Date of Conferral
Public Policy and Administration
Food insecurity in Africa is a threat to future generations because many countries rely on potentially unsustainable food policies. Eritrea's indigenous food sustainability policy has not been explored or analyzed in a scholarly manner. This qualitative case study analyzed the effectiveness of the current policy of food sustainability without relying on foreign food aid in Eritrea. The main research question addressed relates to how Eritrean irrigation farmers understand and implement the Eritrean government's food sustainability policy. The theoretical framework for this study, Kingdon's policy stream, set the agenda for a policy of sustainable indigenous Eritrean agricultural development without food aid. I have collected data by conducting semistructured interviews with 15 farmers who each have at least 7 years' experience providing food for their own families. Data from the interviews was audio recorded, transcribed, reviewed by the interviewees for increased credibility and reliability, translated in to English, and emergently coded and categorized for theme and pattern analysis. This study`s findings contain important lessons relative to advancing food self-sufficiency in Eritrea. The implications for social change across Africa may include informing practitioners and policymakers of the importance of applying appropriate policies to encourage food self-sufficiency.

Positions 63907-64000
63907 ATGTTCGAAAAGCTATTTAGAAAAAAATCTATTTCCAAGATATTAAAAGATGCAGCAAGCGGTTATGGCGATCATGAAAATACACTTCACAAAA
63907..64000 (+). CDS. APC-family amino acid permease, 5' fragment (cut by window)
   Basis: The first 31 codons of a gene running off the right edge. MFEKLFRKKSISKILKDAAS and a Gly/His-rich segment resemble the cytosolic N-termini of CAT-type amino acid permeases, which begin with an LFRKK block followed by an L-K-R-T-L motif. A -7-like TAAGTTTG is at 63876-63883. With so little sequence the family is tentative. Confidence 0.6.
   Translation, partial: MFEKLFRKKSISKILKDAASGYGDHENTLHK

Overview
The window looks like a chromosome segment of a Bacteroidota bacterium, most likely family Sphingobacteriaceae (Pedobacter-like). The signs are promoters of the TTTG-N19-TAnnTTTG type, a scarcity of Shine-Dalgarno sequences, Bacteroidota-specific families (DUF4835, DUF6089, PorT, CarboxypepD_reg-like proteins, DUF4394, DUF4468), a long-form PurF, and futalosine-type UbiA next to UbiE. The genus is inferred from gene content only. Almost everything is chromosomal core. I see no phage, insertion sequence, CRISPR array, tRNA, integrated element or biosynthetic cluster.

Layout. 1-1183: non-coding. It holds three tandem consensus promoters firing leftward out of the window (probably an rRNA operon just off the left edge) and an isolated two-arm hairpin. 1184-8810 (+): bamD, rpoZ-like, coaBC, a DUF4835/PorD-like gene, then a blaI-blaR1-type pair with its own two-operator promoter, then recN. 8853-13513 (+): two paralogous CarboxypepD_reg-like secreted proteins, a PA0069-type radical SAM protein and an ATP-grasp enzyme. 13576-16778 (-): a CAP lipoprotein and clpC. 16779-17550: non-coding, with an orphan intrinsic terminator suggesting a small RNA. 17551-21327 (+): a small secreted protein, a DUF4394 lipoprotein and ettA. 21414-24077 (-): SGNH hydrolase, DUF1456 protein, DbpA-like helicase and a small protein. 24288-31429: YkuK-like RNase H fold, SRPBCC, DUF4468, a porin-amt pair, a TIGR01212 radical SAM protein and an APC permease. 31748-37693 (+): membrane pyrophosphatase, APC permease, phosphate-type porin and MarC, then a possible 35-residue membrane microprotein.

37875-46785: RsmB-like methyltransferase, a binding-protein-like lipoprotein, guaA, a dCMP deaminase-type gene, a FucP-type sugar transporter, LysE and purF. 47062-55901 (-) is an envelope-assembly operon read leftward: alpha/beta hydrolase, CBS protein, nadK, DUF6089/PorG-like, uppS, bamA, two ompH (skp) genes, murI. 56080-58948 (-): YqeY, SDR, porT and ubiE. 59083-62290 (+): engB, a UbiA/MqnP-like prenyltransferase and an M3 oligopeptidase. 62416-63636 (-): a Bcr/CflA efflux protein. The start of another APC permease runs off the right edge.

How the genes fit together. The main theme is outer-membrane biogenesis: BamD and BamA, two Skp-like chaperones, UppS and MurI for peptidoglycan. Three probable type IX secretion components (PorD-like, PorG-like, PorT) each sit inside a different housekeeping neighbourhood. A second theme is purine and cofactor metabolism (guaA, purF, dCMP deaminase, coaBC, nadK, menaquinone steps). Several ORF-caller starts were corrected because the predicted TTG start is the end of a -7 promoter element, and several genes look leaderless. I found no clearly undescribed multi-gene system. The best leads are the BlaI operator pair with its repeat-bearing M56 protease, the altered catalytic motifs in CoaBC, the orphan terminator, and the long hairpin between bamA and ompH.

Tesfagabir, Tewelde W., "An Eritrean Perspective of Africa's Potential for Indigenous, Independent Food Sustainability" (2017). Walden Dissertations and Doctoral Studies. 3842.